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A minor tremor shook the city this day, and with it the workplace area Ornea and Corvin were standing in. The first shock faded and was replaced by a new and bigger shock when she understood that the rumble was the voice of the earth, and came from the magma deep down under their feet; a power bigger than most other things in the whole world. In comparison the two people in the workshop were just like a couple of ants on a straw, insignificant, invisible to the immense greater power that shook them. They were reminded about how fragile they were and how easily their lives could be ended.

Where could they go in case this was the start of a major earth quake? Ornea realized she didn't know. The Inarta were a tough people, and used to endure many hardships. But if the mountain that was their home would turn against them and threaten their lives, if they had to leave Skyinarta, what would become of them, and of the wind eagles ?

Ornea had never before asked herself these questions.

Not even when she had been cleaning up in the tunnels and seen all the damage from the quakes earlier in the summer had she thought this far. She had been too busy thinking of the work and her own issues, and the findings he had done in the storage room. But now the scenario of a disaster beyond belief ran through her mind at lightning speed. What if the proud Inarta people were going to lose their city and become a homeless people in exile, roaming this world not like noble eagles, but like a flock of rugged scavengers just trying to survive?

Ivak, Ivak, Ivak, Ivak ... the rumble of the earth awoke her memory of how they all had stood chanting the gods name on the day when he had been freed and the djed storm had rocked the world. Ivak, Ivak, Ivak, Ivak! Where was he now, the god, when the burning innards of the earth under Mount Skyinarta was in upheaval and the people who had chanted his name were shaken like ants on a straw? In her overgiving delirium of the past, she had tought she had seen him; in the cave behind the avalance, and in the hallucinations that had followed. If this had been real, or just overgiving delusions, was impossible for her to say, but in case it really had happened there was no mark on her body to prove it.

The illusion or reality of a god had visited her and passed her by without leaving a visible mark on her body, but the memory was imprinted on her mind.


And right now it had drawn her into one more of her lapses and made her float away on a mix of reality and dreamlike thoughts, memories and imaginations. She was torn out of it abruptly, when Corvin Astil grabbed her arm and told her to not panic, because this didn't seem like a big quake, just a small tremor. Some glassware had been crushed and there was a lot of commotion and upset people of course, but he thought the tremor was already calming down.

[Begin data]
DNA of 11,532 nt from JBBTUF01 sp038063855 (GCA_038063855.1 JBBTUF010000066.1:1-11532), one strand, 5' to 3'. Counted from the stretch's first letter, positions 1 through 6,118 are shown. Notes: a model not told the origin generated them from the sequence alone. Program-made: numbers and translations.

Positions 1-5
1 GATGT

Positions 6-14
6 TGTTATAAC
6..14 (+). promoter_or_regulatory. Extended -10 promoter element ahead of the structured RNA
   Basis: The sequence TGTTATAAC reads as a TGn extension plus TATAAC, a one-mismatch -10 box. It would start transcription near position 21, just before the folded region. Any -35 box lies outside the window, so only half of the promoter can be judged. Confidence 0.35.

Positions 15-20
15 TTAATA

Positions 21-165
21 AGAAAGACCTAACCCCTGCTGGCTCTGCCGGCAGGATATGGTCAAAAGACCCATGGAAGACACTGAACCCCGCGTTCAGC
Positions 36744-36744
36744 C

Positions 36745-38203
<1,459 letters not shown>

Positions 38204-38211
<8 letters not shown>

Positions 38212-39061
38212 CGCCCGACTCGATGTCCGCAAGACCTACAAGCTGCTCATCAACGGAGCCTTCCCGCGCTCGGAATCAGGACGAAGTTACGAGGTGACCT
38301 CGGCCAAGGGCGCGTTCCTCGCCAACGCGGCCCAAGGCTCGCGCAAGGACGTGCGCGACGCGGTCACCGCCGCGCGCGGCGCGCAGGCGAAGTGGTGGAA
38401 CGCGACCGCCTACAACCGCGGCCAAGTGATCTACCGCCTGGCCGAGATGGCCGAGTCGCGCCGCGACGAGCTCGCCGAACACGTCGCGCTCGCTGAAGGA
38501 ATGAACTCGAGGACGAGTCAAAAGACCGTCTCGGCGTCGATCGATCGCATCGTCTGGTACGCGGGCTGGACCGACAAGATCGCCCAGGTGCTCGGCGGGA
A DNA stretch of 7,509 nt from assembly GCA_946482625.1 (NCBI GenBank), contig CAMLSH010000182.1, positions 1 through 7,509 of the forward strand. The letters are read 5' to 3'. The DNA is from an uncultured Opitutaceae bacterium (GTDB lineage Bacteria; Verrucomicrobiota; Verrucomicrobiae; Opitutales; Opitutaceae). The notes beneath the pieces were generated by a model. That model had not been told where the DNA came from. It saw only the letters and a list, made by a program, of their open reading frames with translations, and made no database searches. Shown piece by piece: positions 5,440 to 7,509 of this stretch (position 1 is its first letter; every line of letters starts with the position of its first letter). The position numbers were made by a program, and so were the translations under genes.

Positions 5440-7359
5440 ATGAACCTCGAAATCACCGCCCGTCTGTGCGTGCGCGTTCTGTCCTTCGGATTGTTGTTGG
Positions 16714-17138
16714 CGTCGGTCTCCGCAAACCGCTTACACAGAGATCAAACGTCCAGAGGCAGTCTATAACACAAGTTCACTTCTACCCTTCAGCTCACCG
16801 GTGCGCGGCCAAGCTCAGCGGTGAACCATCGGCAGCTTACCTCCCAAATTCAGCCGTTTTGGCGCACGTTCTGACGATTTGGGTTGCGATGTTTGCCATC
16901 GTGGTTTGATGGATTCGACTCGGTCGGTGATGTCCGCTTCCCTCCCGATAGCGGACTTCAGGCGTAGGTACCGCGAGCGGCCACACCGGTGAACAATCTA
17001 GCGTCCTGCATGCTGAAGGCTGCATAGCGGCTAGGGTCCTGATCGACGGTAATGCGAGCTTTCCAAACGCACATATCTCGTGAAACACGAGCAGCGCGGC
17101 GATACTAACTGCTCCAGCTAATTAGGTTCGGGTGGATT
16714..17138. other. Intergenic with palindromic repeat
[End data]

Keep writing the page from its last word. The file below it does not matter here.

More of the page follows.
...
Last edited by Ornea on September 14th, 2016, 12:36 pm, edited 2 times in total.
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Magma and metalsmithing

Postby Ornea on September 26th, 2015, 2:39 pm

...
THE WORK MUST GO ON
Image

The earth stopped shaking again, like it had looked at them and considered to toss them around like the insignificant little ants they were, and send them swimming in a final hot river of lava, but hadn’t found them worth bothering with.

Ornea and Corvin Astil looked at each other, none of them up for continuing the kind of hostile conversation that had been interrupted. They were silent, and they just stood, and in this moment of silence and stillness their gazes met.

“I need to check on the glass”.

Corvin turned and went over to the oven where he had melting glass in progress and left Ornea to her own devices. She picked up the parchment model from the floor and then she continued with her work. This was all they could do right now.

She calculated the amount of metal she would need; she was going to make an alloy of the kind she had learnt more about during her metallurgy studies at Lucis.

Of one hundred bars of metal, 15 needed to be copper and the remaining 85 bars would be tin. This was called a tin alloy with 15 percent of copper, a stronger kind of tin, though still easy to work with. But she wasn’t going to use one hundred metal bars; she would make a reasonably big batch of the alloy, but that big. So she needed to calculate a bit.

Mathematics wasn’t her strong suit, and in Lucis she would have used the very practical balance.Here she had no other choice than doing the maths. She started by dividing the figures with ten to make the batch ten times smaller. Out of then metal bars she would need 8 and one half bar of tin and 1 and a half bar of copper. After thinking a bit she doubled this. She was going to use seventeen bars of tin and three bars of copper, and of this she would make twenty bars of alloy.